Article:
In the News – What North Koreans really think of Kim Jong-un
His elevation to leadership of one of the world’s most secretive and dangerous regimes was the subject of speculation and rumour around the globe.
But now it has emerged that Kim Jong-un, the podgy 28-year-old who took the helm of North Korea after his father died last year is also the subject of clandestine gossip within his own insulated state.
In secret telephone conversations with activist groups based in democratic South Korea, residents of the North have revealed their own doubts about the man anointed as the Great Successor and Supreme Commander, despite all the revolutionary rhetoric with which they are bombarded.
“He is a four-star general aged 28,” observed a trader, Im Seong-taek. “When did he do his time in the army to get those stars? It’s nonsense.”
A farmer in the far north of the country said: “He doesn’t seem to be much use. A young person with his belly sticking out looks lazy.”
Such comments are the fruits of a growing effort by South Koreans – often aided by defectors from the North who have made their way to Seoul, the capital of the South, by circuitous routes – to use gradually spreading mobile telephone technology to find out what North Koreans really think.
North Korea’s official mobile telephone network, built and run by an Egyptian firm, only has an estimated 600,000 users – mostly privileged members of the Communist Party elite who would not risk contacting someone abroad.
But increasing numbers of people, especially in the north of the country near the border with China, now have mobile telephones that use the Chinese mobile network, enabling them – if they dare – to make and receive calls from some of the 30,000 defectors now living in South Korea.
In a dingy backstreet office close to the centre of Seoul Lee Sok-young took a call. “Hello? Hello?” The 41-year-old, who himself escaped five years ago, cursed. “Bad connection!”
He called back twice before finally getting through and beginning the conversation.
“Why haven’t you been in touch? I see. Is all OK? How are rice prices? And the exchange rate? How’s life generally – what’s the feeling since the change? 12 o’clock next time, you say? OK.”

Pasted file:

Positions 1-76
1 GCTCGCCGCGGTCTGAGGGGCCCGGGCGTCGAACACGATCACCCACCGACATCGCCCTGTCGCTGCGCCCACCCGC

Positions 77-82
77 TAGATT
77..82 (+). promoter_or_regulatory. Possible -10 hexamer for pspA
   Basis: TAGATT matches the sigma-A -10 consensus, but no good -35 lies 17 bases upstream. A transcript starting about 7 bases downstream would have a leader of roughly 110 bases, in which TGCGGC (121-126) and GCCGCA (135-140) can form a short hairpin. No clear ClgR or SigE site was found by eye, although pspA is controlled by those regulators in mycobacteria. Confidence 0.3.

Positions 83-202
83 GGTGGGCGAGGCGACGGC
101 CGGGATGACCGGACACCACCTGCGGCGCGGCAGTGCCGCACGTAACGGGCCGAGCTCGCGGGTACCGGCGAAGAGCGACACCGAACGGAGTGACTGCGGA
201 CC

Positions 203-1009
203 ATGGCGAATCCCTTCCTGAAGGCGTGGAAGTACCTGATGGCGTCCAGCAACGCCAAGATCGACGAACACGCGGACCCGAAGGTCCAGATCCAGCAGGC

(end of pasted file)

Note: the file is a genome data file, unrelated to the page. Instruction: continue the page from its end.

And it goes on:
The call finished, Mr Lee played back his mobile telephone’s recording of the conversation, making careful notes. The woman’s voice had a distinct accent and high-pitched lilt that marked her out to Korean ears as a native of the north.
“She’s a relative,” he said. “I won’t comment on her job. She says it’s been difficult to get through by mobile since Kim Jong-il died and Kim Jong-un took over, because of signal interference.
“She says the Chinese currency exchange rate is going up, but rice prices are stable. There’s been no difference in her life since Kim died. Things are the same. We’ll speak again at midnight.”
Such communication through the bamboo curtain would have impossible five years ago, but the illicit smuggling of Chinese mobile telephones across the northern border has led to a mushrooming of groups in the South organising regular contact with people in the North to find out what is really going on.
Detailed information of the kind now being gathered daily would previously have been beyond the reach even of national intelligence agencies – and its dissemination clearly annoys the North’s rigid rulers.
Daily NK, the information website for which Mr Lee works, reported that people in the north-east who had not shown insufficient sorrow at Kim Jong-il’s death were forced to undergo self-criticism sessions and then sent to labour camps in punishment.
Korea Central News Agency in Pyongyang, the North’s capital, denounced The Daily NK as “reptile media”, declaring in a report: “This evil deed could be done only by the despicable guys hell-bent on letting loose invectives and telling lies.”
The organisation is one of around 20 such groups that gather information on North Korea, and is funded jointly by the Bank of Korea, which is keen to harvest economic data about the North, and by the US National Endowment for Democracy, set up to promote political freedom around the world.
Criticism from the North is water off a duck’s back to Park In-ho, a South Korean and former left-winger who heads Daily NK. “It’s an honour,” he said.
Daily NK claims to have about 200 sources inside North Korea, though staff members do not share contacts, for security reasons. As Chinese mobile phone signals only reach about 10 miles into the country, most sources either live in the border area or travel to it for calls at pre-arranged times. Some are traders who mostly use their phones to do business in China.
None are at the highest party levels, but contacts include local government and lower-level military officials who can paint an authentic picture of daily life. They describe a people deeply disillusioned by their leadership.